Chambers 20th Century Dictionary

  1. Pudding

    pōōd′ing, n. a skin or gut filled with seasoned minced meat, &c., a sausage: a soft kind of food made of flour, milk, eggs, &c.: a piece of good fortune.—adjs. Pudd′ing-faced, having a fat, round, smooth face; Pudd′ing-head′ed (coll.), stupid.—ns. Pudd′ing-pie, a pudding with meat baked in it; Pudd′ing-sleeve, a large loose sleeve; Pudd′ing-stone, a conglomerate rock made up of rounded pebbles; Pudd′ing-time, dinner-time: (obs.) critical time. [Prob. Celt., as W. poten, Ir. putogput, a bag. The Low Ger. pudding, Fr. boudin, L. botulus, are prob. all related words.]

Dictionary of Nautical Terms

  1. pudding

    A thick wreath of yarns, matting, or oakum (called a dolphin), tapering from the middle towards the ends, grafted all over, and fastened about the main or fore masts of a ship, directly below the trusses, to prevent the yards from falling down, in case of the ropes by which they are suspended being shot away. Puddings are also placed on a boat's stem as a kind of fender; and also laid round the rings of anchors to prevent hempen cables or hawsers from chafing.

Etymology and Origins

  1. Pudding

    From Stow’s description of “Pudding Lane” it would seem that the puddings of his day were scarcely edible productions. The word is derived from the Celtic poten, a bag, and was applied originally in the sense of a modern hog’s pudding or black pudding--to wit, a sausage.

Matched Categories

British National Corpus

  1. Written Corpus Frequency

    Rank popularity for the word 'Pudding' in Written Corpus Frequency: #2802

  2. Nouns Frequency

    Rank popularity for the word 'Pudding' in Nouns Frequency: #2858

How to pronounce Pudding?

How to say Pudding in sign language?

Numerology

  1. Chaldean Numerology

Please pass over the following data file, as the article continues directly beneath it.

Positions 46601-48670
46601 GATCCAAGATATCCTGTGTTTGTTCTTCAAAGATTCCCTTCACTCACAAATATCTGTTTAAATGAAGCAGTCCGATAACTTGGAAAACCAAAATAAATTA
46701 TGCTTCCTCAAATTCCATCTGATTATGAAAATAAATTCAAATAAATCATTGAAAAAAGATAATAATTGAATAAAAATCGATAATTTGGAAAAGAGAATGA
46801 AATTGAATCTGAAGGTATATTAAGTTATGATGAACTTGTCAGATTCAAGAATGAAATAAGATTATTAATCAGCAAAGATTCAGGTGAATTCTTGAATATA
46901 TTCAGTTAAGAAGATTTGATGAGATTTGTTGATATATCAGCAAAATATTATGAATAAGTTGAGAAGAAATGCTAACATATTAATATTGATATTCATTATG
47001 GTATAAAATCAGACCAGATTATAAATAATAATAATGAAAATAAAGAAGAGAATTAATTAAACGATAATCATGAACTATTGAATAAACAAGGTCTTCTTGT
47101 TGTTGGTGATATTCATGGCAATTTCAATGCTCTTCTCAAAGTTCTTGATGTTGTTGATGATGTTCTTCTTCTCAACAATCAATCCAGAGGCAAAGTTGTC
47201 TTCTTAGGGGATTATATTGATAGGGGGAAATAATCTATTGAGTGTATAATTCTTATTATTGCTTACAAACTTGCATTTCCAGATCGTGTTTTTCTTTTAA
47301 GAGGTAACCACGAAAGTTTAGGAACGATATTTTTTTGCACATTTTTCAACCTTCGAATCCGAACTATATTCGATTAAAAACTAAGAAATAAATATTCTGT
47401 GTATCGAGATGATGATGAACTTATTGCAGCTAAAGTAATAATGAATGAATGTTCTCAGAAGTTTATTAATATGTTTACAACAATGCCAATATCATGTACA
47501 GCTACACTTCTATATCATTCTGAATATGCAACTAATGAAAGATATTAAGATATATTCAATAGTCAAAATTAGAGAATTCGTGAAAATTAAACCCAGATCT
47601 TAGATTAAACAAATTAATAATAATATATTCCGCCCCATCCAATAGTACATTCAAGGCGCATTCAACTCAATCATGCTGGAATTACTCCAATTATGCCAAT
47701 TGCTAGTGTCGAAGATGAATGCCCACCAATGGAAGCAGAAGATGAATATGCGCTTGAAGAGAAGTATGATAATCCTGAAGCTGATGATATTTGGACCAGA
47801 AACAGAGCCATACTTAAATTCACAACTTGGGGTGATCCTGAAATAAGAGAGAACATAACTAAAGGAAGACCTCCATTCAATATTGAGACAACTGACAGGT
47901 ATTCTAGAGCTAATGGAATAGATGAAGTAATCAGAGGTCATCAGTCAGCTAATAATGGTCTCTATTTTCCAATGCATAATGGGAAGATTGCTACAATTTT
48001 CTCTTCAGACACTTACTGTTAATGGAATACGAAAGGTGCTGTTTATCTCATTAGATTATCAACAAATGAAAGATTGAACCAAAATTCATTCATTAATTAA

The numerical value of Pudding in Chaldean Numerology is: 4

  2. Pythagorean Numerology

    The numerical value of Pudding in Pythagorean Numerology is: 3

Examples of Pudding in a Sentence

  1. Yvette Mimieux:

    The women they write are all one-dimensional, they have no complexity in their lives. It’s all surface. There’s nothing to play. They’re either sex objects or vanilla pudding.

  2. Dejan Stojanovic:

    The proof is in the pudding - all you need to know is to look at the details.

  3. Ken Jeong:

    The bigger picture is to have more Asian-American filmmakers' voices being heard on a major commercial studio platform. It's bigger than me. It's bigger than us, the proof is in the pudding. It's commercially viable, it's profitable. When you're hearing people of color, African Americans, Asian Americans, Latino Americans, you're hearing all of us.

  4. John Kerry:

    Obviously, the proof is going to be in the pudding, it will be seen over the next days, weeks, months, how extensive and how successful this effort is going to be.

  5. Will Newman:

    The banana pudding is a staple at Edley’s. Our guests view it as a must-have side rather than a dessert, the recipe calls for bananas, vanilla pudding, cookies and a homemade whipped cream topping.

Popularity rank by frequency of use

Pudding#10000#17334#100000

Translations for Pudding

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"Pudding." Definitions.net. STANDS4 LLC, 2024. Web. 27 May 2024. <https://www.definitions.net/definition/Pudding>.